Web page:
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Establishing separate property in community property states

On Behalf of | Jul 1, 2021 | Property Division

As a community property state, Washington considers marital property and most income to be equally owned by both spouses even if they file taxes separately. However, there are some property and income that are considered separate within the state laws.

What is separate property?

Separate property is any property that meets specific legal conditions within the state to be defined as being owned by only one spouse in the marriage. The most obvious separate property refers to property acquired before the marriage took place, such as if one person bought a house before they were married. However, there are other ways of establishing separate property, including:

• The couple coming to a legally binding agreement to separate a formerly marital property for separate ownership, also known as transmutation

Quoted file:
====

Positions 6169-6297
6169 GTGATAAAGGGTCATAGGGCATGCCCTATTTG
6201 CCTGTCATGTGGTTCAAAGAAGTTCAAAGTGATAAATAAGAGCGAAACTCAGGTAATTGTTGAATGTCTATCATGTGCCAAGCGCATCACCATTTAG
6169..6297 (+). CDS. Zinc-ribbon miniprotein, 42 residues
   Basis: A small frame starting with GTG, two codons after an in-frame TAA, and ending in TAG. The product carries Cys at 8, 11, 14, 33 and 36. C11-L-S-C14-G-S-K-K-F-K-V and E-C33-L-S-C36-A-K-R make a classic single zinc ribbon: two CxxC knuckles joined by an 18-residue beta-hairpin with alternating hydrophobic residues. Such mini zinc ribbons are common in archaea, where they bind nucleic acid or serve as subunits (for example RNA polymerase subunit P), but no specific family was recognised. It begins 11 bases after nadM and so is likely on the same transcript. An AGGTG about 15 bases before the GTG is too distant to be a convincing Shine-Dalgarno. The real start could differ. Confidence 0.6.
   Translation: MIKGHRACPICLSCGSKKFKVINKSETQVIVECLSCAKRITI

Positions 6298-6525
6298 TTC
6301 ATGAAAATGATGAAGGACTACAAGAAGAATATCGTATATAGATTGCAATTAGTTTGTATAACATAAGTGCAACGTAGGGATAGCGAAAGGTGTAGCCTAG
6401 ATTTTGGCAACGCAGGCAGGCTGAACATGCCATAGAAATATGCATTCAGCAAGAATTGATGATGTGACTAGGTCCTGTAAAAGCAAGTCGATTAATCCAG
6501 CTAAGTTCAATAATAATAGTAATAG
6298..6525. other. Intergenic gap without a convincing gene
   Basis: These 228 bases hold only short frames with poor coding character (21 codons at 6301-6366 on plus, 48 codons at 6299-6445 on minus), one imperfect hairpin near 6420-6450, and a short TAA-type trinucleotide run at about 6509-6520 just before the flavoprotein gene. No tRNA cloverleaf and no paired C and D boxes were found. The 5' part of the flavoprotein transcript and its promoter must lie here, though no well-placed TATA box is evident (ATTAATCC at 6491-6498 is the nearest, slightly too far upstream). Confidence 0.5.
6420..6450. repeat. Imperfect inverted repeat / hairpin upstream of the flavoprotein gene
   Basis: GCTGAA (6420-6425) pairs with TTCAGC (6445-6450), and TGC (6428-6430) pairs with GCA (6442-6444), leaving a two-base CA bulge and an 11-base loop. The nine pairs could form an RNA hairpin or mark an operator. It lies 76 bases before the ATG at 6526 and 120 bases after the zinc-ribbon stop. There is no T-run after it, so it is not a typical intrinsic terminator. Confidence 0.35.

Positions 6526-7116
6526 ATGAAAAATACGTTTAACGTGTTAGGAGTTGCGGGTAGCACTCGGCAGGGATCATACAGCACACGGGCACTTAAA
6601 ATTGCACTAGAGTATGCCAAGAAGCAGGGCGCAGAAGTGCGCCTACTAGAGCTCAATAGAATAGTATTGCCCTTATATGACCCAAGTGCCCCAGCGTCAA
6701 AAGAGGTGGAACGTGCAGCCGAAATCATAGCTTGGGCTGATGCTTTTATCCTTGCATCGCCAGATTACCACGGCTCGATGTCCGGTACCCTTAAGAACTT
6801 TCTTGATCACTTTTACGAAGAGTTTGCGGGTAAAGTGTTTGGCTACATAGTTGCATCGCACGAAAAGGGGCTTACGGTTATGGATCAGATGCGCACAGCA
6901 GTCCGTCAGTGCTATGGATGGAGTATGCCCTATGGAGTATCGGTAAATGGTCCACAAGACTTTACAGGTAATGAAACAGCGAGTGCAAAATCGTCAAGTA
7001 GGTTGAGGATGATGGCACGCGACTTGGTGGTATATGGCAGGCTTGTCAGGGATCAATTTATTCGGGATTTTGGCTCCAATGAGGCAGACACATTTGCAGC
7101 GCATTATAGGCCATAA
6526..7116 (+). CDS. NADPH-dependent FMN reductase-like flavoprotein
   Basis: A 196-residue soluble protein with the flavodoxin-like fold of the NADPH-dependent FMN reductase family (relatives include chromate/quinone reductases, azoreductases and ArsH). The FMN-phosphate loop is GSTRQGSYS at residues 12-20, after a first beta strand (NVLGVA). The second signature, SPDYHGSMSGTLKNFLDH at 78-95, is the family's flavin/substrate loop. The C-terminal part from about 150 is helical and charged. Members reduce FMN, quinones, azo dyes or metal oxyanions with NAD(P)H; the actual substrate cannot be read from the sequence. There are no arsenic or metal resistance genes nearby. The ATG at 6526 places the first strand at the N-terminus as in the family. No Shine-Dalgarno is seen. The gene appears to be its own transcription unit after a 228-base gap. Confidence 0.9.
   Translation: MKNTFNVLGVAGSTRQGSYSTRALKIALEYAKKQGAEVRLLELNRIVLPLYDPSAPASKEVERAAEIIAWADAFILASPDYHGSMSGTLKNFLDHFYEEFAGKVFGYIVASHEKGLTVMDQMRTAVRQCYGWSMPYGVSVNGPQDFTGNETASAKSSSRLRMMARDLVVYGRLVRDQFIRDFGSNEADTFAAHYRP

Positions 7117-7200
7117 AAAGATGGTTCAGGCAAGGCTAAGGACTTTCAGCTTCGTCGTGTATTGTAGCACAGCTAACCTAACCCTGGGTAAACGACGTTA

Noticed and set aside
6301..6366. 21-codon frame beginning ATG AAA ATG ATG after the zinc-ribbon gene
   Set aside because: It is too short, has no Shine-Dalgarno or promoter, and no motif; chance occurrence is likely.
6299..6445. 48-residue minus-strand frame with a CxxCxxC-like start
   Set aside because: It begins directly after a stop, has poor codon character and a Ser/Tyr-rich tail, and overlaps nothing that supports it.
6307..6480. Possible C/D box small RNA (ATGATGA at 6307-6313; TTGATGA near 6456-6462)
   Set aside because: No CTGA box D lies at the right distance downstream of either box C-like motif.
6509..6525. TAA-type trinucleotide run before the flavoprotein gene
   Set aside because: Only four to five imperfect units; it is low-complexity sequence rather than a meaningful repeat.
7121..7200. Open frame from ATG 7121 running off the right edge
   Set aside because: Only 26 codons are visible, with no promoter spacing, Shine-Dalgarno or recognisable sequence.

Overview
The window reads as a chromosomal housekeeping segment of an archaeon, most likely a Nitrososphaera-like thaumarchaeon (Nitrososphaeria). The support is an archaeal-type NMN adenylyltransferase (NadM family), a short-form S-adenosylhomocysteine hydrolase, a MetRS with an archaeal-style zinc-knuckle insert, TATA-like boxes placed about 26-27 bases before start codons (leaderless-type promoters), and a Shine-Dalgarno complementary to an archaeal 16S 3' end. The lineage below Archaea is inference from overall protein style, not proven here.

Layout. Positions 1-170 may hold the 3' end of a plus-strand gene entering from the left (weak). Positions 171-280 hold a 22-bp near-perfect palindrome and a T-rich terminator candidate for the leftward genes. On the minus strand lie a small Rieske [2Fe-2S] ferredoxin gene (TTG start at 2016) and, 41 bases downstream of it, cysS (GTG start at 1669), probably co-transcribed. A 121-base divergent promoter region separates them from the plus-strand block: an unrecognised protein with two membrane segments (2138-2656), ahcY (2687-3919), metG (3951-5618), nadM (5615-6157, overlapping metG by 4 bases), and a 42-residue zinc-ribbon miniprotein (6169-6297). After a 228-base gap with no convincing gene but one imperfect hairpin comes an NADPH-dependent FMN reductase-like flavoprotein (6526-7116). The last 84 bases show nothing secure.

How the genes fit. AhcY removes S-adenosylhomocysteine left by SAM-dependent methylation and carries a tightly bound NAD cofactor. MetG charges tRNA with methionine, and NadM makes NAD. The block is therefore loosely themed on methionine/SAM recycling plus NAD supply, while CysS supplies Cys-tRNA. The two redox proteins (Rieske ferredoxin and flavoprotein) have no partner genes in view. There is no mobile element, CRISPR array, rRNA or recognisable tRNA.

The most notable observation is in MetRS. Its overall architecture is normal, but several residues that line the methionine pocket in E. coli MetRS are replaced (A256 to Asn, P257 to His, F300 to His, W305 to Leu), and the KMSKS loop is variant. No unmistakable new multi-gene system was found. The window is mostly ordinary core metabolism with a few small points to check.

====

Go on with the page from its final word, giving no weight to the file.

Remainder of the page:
• One spouse receiving an inheritance or gift in their name only during the marriage
• Income earned from the inheritance or from the separate property

What is community property?

Community property is the property and income that courts consider jointly owned by both spouses. This includes any property bought during the marriage as well as the income each spouse earned during the marriage, bank accounts and retirement accounts.

During the division of property in a divorce, separate property is not divided. Assets considered marital property and the income each spouse received during the marriage as well as bank accounts, retirement accounts and pensions are divided equally between the spouses.

Getting legal advice for your situation

Since each state has different rules on community and separate property, you might find it helpful to consult with a family law attorney about your divorce. A lawyer may help you figure out your separate and marital property and prepare for negotiations with your ex-spouse.